Saturday, June 16, 2007

Howard Out Of The Loop On US Troop Surge Facts

Says US Presence In Middle East Constrains Iran And Israel

Australia Refuses UN Demands To Send Troops To Fight In Darfur Conflict

Don't let anybody tell you that prime minister John Howard isn't on top of what's going on in Iraq, particularly when it comes to the final round of deployments in the US troop "surge" that is supposed to rein in all the death and destruction :
Mr Howard said "evidence about the success so far of the surge is mixed", but he had not given up hope.

"The surge has not reached its peak and it won't reach its peak for some weeks yet," he said.
According to the US Defence Department, who'd you expect to know the facts :
The full contingent of new U.S. forces being sent to Iraq -- what military leaders call a "surge" of troops to improve security and stability in the capital -- was completed by Friday, with 28,500 additional troops now posted in the country, a U.S. military spokesman said.
Howard often cites his friendship with President Bush, and his contact with the inner circle of the White House, as being evident of how the Bush administration cherishes Australia's troop commitment to the Iraq War. Clearly, they're not getting on the phone to him as often as they used to.

Howard is also disappointed with the democratically elected leader of Iraq. Not just disappointed, but "quite unhappy" :

The Prime Minister, John Howard, believes the Iraqi Government is not pulling its weight to help end violence in the country...

In an interview with the Herald yesterday, Mr Howard said the Iraqi Government, led by the Prime Minister, Nouri al-Maliki, was not doing enough to rein in the sectarian violence.

"I'm still quite unhappy with the reconciliation process inside Iraq," he said.

"The Maliki Government should be doing more on that. They should be doing a lot more. It's absolutely critical; I made that clear when I saw him three months ago, and [the US President George] Bush makes that clear to him every week."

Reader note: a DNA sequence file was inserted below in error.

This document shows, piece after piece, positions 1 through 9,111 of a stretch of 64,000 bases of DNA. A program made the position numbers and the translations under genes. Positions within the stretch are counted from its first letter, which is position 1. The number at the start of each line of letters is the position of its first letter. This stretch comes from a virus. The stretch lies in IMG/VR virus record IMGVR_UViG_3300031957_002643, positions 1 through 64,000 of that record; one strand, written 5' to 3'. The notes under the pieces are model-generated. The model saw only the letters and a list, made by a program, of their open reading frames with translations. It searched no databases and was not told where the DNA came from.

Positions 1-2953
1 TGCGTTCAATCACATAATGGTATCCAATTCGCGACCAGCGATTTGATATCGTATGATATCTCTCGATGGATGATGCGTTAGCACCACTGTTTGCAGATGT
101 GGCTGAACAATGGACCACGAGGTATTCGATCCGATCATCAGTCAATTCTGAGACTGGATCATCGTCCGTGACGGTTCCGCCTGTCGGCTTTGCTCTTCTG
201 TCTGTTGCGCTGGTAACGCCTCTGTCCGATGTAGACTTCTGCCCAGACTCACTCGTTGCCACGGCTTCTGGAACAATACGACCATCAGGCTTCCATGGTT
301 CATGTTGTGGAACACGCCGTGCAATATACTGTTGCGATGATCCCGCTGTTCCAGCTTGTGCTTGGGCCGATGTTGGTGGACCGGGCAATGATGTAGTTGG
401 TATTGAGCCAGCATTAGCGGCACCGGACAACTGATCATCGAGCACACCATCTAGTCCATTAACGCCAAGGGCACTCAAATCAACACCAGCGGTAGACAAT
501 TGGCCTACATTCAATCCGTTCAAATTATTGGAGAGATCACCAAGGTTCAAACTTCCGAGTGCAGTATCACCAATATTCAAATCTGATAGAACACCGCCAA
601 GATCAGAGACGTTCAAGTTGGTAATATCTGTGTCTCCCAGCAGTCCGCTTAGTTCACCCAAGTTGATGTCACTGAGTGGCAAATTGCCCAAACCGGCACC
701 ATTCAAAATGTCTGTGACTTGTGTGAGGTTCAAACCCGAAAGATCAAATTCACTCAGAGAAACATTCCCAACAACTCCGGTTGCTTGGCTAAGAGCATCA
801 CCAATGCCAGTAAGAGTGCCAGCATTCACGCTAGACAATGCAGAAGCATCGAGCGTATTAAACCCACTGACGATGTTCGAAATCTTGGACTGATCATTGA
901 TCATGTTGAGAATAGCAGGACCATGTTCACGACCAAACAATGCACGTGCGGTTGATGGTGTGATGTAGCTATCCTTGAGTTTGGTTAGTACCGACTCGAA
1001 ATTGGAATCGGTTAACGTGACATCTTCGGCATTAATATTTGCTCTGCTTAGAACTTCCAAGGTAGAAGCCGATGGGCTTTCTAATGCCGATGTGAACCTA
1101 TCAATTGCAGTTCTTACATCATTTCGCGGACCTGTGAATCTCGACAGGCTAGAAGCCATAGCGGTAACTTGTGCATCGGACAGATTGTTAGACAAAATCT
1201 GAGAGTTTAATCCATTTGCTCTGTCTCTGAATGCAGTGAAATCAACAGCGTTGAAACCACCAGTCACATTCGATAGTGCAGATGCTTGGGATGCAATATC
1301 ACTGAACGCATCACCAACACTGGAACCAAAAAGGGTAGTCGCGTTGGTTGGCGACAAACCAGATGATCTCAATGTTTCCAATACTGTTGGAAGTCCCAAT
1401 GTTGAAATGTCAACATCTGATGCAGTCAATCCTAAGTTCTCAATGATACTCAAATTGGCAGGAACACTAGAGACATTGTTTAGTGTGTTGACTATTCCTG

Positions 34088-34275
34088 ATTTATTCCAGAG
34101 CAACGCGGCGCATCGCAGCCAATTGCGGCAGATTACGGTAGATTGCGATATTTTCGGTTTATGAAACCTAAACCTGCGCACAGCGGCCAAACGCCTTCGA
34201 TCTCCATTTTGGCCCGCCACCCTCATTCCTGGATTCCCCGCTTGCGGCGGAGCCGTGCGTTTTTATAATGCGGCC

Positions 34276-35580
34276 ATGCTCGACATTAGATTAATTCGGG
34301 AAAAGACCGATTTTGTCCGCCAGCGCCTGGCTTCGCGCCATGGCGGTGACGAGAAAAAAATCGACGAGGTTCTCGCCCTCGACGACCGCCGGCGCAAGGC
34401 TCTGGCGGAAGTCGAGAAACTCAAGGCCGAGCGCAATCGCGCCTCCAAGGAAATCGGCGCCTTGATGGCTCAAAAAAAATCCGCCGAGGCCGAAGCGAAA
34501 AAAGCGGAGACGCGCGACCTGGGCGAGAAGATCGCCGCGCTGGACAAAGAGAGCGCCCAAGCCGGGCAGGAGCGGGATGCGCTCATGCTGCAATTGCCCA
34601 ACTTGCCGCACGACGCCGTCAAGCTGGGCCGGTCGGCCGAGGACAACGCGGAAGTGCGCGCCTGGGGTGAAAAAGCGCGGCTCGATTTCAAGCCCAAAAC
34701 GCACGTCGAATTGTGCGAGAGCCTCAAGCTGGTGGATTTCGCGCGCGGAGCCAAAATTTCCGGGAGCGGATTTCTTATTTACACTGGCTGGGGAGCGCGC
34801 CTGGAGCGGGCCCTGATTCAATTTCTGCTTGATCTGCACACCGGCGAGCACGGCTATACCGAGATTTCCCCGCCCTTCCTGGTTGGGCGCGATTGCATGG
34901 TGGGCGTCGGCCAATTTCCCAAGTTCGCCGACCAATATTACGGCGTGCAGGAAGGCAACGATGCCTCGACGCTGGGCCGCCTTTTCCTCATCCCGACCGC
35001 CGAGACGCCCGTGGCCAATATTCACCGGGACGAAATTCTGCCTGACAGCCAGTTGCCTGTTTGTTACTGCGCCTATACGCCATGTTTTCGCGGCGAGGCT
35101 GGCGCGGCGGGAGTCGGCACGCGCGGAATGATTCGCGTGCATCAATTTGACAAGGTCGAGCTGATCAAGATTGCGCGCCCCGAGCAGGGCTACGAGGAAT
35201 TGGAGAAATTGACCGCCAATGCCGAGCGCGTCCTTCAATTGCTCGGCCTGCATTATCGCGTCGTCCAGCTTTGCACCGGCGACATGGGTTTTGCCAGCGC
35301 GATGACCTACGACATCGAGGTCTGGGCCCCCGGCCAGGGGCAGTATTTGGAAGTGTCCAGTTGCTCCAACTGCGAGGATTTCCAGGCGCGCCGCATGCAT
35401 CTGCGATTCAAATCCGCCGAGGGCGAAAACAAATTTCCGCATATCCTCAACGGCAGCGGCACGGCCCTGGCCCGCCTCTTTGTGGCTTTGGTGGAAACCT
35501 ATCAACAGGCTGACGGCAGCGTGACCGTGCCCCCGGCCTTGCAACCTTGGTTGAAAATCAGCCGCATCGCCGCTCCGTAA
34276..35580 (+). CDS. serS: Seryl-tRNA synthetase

Mr Howard said the US presence in Iraq was all that was preventing it from descending into chaos and saving the rest of the Middle East from becoming "even more of a tinder box".

Mr Howard said if the US left the Middle East, constraints on both Iran and Israel could be lifted. "If the atmospherics alter, if the threat increases, the Israelis could go for a more hard-line government," he said.

Also yesterday, Mr Howard said Australia had rejected a United Nations request to send troops to Sudan because it was heavily committed elsewhere.

Of course, if Australian troops were deployed to the Darfur conflict they would very likely find themselves in military situations far more out of control, and deadly, than they now face in the relatively calm south of Iraq where the majority of Australian troops have been stationed since the war began.

Howard knows that he would have an even harder time winning the federal election at the end of the year if coffins wrapped in Australian flags are being unloaded on air force base tarmacs too close to polling day.

The Australian government is spending hundreds of millions of dollars on advertising and recruitment campaigns to boost the ranks of Australia's armed forces, but widespread labour shortages and the extreme unpopularity of the Iraq War has seen little success on the recruitment front.